• Edith and Reb
        I must of missed BB saying.

        I was just wondering what pellet because I know BB has said the TX shoots them all pretty good. I was thinking he took his best pick of the crop if he’s competing. But I’m thinking from the way I hear BB talk nowdays he’s there for the fun of it. But I sure don’t want to put words in his mouth. I bet there is some competiveness still in his blood. 😉

        • GF1,

          Tom will be returning to shooting field target next year with one of our local clubs. There’s one not far from us.

          I don’t know if he’s competitive, but he enjoys doing something other than testing guns. Shooting should be fun, and field target is one way he can enjoy guns.


          • Edith
            I was reading the blog for a while before I started commenting. I don’t know why I did it that way but I did.

            But think that amazes me is how much time you and BB put into just this blog alone among all the other things of life that has to be done. So I often wondered if he still enjoys shooting the air guns after all the time he puts in.

            I guess when there is something you love to do you will always find something to enjoy about it.

            And I’m going to ask a question and you don’t have to answer if you don’t want to. But is airguns your hobby or do you have other hidden hobby’s?

            • GF1,

              I was introduced to shooting & airguns by Tom in 1983, less than a year after we were married.

              I enjoy writing marketing copy. In a way, you could say writing persuasive copy to sell products is kind of a hobby. I read books about selling, marketing, the psychology of selling and how to write influential sales copy. I don’t care which product I’m writing about as long as my copy sells products (although I will not lie or exaggerate in my copy — I have to believe in the product or I won’t write about it).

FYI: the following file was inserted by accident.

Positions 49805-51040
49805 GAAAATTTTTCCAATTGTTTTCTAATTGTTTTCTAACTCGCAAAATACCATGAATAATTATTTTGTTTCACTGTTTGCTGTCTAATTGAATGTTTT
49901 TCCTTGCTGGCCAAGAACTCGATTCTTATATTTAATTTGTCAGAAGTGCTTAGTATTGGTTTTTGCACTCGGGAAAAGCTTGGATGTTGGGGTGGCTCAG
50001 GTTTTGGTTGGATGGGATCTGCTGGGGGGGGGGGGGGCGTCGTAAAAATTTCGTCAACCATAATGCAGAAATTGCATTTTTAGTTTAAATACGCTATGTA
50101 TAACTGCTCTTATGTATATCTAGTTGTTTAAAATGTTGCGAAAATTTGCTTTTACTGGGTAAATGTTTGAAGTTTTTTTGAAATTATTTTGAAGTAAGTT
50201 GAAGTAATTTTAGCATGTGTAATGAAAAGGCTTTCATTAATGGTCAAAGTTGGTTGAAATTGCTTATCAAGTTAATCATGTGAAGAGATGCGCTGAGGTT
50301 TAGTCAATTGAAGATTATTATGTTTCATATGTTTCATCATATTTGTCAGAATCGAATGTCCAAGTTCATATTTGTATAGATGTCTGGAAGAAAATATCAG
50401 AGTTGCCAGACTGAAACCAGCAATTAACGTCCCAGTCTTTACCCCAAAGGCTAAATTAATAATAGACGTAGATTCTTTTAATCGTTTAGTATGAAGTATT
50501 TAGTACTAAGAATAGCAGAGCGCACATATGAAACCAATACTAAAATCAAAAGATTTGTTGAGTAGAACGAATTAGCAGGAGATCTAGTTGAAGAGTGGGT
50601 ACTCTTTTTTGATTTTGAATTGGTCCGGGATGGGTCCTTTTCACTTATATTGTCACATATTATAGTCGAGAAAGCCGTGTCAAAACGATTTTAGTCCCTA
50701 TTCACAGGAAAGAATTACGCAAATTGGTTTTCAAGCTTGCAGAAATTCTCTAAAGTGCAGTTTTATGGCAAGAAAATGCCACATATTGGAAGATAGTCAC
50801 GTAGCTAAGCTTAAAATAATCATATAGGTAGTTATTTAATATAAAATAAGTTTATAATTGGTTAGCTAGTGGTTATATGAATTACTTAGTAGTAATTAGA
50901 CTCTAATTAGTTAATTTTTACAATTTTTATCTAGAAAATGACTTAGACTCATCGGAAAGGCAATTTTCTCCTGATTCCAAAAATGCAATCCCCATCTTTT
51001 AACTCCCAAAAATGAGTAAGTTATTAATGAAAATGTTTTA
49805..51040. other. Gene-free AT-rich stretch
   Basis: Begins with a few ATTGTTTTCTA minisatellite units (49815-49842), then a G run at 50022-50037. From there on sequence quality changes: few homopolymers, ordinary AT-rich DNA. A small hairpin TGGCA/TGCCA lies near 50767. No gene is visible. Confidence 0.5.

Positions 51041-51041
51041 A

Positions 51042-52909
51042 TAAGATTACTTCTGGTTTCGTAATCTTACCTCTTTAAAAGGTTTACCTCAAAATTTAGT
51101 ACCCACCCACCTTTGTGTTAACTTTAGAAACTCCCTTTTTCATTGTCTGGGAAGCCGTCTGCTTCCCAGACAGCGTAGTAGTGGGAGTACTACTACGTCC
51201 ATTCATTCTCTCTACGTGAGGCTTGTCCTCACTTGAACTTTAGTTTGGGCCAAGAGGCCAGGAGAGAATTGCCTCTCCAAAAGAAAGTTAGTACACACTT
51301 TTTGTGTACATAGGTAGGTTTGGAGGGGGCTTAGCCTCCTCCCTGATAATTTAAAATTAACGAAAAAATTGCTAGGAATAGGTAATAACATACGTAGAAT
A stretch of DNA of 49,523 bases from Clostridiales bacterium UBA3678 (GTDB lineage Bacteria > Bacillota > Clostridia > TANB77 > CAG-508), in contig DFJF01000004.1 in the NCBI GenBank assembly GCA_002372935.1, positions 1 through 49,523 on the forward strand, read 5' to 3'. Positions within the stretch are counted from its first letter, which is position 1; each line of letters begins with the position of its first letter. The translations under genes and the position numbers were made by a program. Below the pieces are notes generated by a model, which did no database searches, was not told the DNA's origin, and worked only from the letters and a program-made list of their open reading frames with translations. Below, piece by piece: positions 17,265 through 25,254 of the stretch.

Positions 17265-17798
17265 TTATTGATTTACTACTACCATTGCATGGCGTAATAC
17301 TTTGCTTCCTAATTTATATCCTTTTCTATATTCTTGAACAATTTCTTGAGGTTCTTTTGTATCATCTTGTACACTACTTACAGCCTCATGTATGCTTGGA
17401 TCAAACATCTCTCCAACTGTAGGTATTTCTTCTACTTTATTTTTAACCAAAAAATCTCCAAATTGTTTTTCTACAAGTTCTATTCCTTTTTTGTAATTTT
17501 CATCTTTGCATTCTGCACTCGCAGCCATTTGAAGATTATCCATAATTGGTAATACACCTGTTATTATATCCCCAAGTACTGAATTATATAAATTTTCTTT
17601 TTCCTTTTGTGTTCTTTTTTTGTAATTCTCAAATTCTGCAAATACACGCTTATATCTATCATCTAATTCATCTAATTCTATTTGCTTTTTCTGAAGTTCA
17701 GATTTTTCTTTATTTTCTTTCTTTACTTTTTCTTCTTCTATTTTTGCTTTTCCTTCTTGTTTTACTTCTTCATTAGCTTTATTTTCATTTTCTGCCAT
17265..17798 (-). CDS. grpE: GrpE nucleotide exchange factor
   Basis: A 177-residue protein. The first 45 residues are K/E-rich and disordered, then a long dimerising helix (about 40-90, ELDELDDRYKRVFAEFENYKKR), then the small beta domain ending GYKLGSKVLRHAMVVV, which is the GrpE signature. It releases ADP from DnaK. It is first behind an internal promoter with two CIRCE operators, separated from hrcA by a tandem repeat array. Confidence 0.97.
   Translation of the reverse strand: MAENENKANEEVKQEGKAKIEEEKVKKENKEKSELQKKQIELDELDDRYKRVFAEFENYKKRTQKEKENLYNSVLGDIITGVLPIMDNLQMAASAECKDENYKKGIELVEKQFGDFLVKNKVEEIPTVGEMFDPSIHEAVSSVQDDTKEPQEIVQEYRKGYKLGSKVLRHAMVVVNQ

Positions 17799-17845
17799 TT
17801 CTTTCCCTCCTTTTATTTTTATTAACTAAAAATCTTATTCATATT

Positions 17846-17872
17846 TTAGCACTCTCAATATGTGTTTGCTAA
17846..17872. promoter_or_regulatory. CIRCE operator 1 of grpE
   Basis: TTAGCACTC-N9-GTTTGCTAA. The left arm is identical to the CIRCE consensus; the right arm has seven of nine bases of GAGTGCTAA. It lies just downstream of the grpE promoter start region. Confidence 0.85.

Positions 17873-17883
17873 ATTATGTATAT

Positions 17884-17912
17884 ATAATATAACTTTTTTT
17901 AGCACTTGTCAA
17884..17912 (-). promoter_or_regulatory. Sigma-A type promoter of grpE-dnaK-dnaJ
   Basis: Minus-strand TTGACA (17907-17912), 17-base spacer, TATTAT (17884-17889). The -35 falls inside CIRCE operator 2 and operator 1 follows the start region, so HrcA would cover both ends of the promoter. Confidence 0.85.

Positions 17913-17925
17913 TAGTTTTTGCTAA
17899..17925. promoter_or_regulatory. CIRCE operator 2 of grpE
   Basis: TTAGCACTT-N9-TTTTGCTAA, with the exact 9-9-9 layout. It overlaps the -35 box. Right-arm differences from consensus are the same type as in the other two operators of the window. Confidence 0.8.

My hobbies have always been needlework — sewing, crocheting, knitting, embroidery. I used to make all my own clothing. I have no time for these, and that’s how it’s been for several decades. I don’t know if I can still legitimately call these my hobbies since I haven’t participated in them for a really long time!

              One of my biggest problems is that all our rooms are loaded with guns or related items. The room that was supposed to be my sewing room is now called the gun room. I need a bigger house!


              • There’s always the outside office. My neighbor has a nice 20X30 one filled with woodworking tools,a sink, coffee pot, & radio. My Dad had one as well.
                I’ve gotta come up with $68 for the building permit and consult with city engineers before I start sinking holes but I’ve got the 4″X 4 posts and tin for the roof-New laundry room Or workshop?

                • Reb, we used to call it a garage…when you could still get the cars in it.
                  Your hobby plus Tom’s hobby equals more space for the cats!
                  Now let me see if I can explain this equation (been spending way too much time on common core math) so it will make sense.
                  You write the copy, Tom trades ( sells ) the guns equals more space for the bonus room, which your cats will take over. Isn’t that one of the laws of entropy. (where’s one of our physicist cat owners on the forum when we need them?) All you have to remember is trade for cash or at least one fewer rifle or pistols for rifles. Have you thought about minatures?